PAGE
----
Tuesday, May 28, 2013
From The Archives: Tales From The Washboard
(from winter 2011)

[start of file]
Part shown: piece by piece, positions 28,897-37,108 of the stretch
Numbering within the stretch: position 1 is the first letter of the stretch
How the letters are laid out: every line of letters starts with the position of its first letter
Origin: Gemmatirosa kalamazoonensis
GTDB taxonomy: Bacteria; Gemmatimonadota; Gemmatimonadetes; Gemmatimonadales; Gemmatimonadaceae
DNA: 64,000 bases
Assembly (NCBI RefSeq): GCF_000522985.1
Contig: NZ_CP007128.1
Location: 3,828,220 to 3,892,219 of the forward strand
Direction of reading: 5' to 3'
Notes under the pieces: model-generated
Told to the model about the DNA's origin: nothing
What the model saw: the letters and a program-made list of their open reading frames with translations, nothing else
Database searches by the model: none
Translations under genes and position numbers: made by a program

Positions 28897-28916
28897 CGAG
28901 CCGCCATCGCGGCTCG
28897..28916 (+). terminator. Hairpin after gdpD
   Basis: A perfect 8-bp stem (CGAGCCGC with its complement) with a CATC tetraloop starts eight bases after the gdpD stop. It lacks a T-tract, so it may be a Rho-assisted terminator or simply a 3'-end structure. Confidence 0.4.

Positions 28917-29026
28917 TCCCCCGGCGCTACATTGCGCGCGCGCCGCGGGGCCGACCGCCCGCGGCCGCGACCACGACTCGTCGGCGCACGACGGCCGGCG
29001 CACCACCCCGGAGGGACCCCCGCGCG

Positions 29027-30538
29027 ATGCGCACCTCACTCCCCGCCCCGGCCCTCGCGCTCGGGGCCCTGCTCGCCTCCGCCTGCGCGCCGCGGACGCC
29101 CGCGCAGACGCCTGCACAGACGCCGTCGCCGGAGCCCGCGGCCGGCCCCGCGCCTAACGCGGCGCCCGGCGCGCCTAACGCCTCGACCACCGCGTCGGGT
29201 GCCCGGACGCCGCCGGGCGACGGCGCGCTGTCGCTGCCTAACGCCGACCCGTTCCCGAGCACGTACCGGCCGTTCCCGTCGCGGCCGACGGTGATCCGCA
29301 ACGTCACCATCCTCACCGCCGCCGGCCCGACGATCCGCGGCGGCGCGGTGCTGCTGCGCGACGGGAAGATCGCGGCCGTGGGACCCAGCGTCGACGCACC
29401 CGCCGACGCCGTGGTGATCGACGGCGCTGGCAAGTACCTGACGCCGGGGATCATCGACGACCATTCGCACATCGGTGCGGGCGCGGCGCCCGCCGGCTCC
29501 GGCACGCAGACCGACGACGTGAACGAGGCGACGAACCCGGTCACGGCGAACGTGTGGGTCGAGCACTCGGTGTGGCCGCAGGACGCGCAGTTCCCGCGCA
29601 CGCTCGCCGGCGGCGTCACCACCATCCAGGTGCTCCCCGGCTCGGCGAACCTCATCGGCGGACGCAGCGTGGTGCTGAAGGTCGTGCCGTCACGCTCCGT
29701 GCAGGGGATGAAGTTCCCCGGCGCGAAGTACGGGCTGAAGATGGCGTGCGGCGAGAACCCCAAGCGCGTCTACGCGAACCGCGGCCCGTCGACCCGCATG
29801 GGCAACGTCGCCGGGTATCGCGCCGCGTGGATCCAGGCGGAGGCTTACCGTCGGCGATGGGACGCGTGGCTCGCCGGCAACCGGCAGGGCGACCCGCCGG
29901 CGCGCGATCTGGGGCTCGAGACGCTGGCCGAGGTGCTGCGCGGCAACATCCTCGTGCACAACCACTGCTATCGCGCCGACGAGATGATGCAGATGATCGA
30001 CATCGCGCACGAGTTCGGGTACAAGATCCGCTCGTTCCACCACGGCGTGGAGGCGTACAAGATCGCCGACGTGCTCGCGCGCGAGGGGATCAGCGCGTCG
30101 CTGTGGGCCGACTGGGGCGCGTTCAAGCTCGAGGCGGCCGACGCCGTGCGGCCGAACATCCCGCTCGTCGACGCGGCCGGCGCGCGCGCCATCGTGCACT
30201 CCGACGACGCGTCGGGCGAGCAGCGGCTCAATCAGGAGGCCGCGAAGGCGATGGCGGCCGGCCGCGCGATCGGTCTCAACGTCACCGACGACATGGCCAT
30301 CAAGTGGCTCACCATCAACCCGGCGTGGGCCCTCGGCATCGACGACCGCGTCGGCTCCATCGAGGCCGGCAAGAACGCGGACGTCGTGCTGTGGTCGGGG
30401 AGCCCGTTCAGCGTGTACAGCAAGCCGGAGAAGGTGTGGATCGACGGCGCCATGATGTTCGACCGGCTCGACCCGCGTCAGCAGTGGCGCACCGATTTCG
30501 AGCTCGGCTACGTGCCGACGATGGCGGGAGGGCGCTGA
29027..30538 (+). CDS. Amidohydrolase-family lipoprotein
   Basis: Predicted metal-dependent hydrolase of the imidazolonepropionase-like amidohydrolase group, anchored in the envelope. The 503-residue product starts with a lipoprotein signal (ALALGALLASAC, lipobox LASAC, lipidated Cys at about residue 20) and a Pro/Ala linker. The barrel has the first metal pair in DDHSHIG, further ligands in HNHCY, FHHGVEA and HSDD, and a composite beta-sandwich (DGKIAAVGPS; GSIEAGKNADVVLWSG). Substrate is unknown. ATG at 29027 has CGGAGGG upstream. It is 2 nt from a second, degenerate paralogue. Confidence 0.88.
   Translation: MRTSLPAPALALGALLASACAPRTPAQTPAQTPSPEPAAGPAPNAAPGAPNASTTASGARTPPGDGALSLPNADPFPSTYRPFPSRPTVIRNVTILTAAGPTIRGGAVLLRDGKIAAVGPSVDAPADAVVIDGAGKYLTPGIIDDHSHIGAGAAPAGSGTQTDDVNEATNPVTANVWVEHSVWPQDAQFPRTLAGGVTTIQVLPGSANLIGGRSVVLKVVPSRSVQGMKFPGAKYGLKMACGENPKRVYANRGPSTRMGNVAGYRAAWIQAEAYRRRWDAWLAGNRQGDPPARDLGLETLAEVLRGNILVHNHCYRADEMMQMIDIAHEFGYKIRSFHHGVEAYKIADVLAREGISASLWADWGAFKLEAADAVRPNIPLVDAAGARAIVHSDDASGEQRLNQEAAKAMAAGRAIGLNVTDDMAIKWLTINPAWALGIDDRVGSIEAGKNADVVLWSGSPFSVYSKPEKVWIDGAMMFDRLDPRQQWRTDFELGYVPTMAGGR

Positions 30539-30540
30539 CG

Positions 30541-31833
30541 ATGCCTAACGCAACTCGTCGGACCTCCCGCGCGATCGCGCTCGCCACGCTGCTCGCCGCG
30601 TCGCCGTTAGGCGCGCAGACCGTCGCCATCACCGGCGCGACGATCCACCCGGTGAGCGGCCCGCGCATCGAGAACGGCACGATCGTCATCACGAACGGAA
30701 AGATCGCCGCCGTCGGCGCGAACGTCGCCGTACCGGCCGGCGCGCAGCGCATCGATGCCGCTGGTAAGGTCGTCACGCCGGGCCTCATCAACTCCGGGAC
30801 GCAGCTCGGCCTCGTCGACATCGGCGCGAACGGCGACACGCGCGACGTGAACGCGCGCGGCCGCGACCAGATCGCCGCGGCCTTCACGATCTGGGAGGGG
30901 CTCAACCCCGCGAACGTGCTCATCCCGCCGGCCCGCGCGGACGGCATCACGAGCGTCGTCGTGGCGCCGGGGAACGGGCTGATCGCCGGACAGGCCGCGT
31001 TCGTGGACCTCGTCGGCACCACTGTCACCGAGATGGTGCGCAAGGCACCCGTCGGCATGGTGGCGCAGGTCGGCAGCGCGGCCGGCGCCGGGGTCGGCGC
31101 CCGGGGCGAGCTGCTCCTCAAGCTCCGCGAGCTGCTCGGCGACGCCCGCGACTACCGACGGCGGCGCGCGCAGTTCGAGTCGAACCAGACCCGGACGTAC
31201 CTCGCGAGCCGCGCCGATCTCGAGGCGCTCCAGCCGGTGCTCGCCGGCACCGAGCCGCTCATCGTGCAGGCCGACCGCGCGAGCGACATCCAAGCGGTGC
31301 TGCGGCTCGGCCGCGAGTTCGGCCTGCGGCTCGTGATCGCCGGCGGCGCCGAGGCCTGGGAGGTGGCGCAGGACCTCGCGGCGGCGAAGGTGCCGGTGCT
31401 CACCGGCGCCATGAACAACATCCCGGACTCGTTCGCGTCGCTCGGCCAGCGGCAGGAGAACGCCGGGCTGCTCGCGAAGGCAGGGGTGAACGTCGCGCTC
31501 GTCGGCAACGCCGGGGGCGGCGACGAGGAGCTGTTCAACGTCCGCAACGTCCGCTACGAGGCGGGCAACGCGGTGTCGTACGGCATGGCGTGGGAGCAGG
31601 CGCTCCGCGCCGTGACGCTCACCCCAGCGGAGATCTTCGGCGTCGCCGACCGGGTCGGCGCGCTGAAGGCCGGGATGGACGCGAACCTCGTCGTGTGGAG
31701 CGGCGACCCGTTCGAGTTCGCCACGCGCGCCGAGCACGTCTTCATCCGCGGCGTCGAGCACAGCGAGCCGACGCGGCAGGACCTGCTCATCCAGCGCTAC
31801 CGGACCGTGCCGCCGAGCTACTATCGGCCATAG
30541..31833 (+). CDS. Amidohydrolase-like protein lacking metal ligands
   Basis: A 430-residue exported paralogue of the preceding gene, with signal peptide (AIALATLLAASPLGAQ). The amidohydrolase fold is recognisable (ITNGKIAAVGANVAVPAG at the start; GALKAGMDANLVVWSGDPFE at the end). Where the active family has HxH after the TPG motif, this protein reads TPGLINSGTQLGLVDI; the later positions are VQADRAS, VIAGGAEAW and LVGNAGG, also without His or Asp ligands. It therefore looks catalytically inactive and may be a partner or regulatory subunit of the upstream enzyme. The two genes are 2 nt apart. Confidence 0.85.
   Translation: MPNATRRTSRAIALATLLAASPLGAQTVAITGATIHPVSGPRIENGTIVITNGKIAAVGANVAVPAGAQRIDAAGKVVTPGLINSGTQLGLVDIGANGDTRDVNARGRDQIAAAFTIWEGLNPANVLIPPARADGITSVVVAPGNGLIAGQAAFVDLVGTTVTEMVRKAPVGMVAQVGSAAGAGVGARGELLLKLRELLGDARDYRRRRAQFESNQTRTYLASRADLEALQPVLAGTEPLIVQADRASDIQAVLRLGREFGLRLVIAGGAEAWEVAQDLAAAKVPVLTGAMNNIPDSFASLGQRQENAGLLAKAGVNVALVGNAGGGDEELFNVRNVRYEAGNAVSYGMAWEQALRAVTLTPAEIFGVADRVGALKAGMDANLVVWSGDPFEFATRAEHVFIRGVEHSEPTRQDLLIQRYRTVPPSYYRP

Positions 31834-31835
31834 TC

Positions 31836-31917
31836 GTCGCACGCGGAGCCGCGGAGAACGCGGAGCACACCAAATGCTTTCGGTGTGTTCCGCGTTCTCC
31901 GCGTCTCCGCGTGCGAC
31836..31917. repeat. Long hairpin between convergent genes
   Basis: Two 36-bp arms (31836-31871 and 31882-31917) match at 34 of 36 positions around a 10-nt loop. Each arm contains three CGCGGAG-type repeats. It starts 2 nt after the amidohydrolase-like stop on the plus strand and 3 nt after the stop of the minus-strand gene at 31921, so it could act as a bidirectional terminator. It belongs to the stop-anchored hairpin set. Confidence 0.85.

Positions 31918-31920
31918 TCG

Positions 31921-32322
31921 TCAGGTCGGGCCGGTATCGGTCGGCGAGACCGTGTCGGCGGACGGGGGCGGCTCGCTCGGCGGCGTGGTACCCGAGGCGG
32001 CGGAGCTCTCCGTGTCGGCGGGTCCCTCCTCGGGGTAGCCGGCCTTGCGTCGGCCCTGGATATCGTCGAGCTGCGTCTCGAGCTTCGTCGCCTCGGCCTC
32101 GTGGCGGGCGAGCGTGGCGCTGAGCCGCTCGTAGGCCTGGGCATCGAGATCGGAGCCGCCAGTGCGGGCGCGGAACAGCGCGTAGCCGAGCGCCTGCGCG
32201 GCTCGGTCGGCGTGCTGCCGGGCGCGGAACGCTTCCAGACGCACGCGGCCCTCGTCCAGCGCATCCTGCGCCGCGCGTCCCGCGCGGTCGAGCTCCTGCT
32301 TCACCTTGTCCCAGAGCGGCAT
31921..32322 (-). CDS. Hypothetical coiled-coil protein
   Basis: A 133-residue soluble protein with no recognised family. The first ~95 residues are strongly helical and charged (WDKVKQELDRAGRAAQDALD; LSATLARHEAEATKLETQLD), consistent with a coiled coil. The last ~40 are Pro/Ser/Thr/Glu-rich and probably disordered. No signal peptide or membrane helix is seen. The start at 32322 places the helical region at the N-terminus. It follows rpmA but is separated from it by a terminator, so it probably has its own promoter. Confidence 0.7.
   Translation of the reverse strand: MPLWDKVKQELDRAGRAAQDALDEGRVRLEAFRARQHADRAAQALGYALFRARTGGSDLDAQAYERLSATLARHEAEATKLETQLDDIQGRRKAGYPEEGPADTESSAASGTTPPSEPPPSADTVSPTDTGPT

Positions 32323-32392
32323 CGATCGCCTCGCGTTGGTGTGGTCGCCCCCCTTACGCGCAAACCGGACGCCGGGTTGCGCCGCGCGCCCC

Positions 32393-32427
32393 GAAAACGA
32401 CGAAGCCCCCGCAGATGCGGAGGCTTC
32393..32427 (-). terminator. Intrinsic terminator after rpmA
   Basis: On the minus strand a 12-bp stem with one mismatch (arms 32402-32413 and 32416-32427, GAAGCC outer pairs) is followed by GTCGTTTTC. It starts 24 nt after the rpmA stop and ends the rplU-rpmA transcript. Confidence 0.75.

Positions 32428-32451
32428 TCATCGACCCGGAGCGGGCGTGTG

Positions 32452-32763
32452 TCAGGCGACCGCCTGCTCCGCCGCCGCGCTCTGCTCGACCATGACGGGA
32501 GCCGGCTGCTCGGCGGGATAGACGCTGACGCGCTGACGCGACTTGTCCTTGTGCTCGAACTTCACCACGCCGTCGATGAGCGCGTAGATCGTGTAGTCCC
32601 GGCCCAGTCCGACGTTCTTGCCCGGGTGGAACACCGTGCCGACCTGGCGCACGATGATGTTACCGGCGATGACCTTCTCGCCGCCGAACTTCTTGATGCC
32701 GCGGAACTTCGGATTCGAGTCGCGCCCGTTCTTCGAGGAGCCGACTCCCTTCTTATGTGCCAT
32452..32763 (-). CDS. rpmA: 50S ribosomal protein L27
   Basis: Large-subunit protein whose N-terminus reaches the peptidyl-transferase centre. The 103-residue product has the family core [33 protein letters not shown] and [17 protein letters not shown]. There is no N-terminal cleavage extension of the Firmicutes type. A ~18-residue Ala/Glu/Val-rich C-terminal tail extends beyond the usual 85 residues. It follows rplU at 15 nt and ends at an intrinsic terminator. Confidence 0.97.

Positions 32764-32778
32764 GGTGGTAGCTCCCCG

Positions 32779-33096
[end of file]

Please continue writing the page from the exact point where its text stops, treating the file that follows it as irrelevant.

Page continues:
Ah the washboard, the musical instrument, the washing machine for generations, and my friend. So so many callouses have I gained from this little wooden and metal piece. But, callouses aside, this little wooden item is a frugal housewife's friend. Seriously! I didn't give a remote thought to handwashing laundry until this summer. Our family doesn't have a washer and dryer--no real room for them, nor a spare couple thousand dollars for a decent set. When finances turned south this summer, not allowing for me to take our seemingly hundreds of pieces of laundry (for a family of 5) to the laundrymat, Momma (me) got inventive. Seeing a mountain of clothes threatening the lives of myself and the pets, I took a trip to the local antique shop/flea market/computer shop/vac repair building. I found a Columbus Washboard Co washboard for $4, in nearly new condition! Ok, so you aren't as enthusiastic as I am about it, but if you look at the prices of these new (yes, they are still manufactured), they are $30+. So, a savings of $26 made me happy. When I got back home, the mountain, by then named Mt. Wash-Me, was growling. I first started with the soap I had on hand, just simple store bought liquid and softener. But, after looking around on the net, I started gaining serious interest into making my own soap as well. Hey if I could save a bit of money, I was interested! I'll get to my recipe in a bit... I started my washing outside. Why? I have a concrete slab within literally 2 feet of my clothes line. The slab goes over the basement, and it is the perfect height for standing and washing in a tub. So I brought out my clear Sterilite tubs, filled up one with wash water, one with rinse water, and a bucket with rinse water (I didn't have a 3rd tub at the time so I improvised). I kept another bucket on hand for collecting the washed pieces to take to the line. The water was cold, but heated fast in the summer sun (July), and the washed laundry dried very fast, as it was around 110 to 120 during that part of the year (very very hot even for SE Kansas!) I am not so good at explaining how I use the washboard, but I did find a YouTube video that explains well. It's more pioneer style, but overall shows a pretty good idea.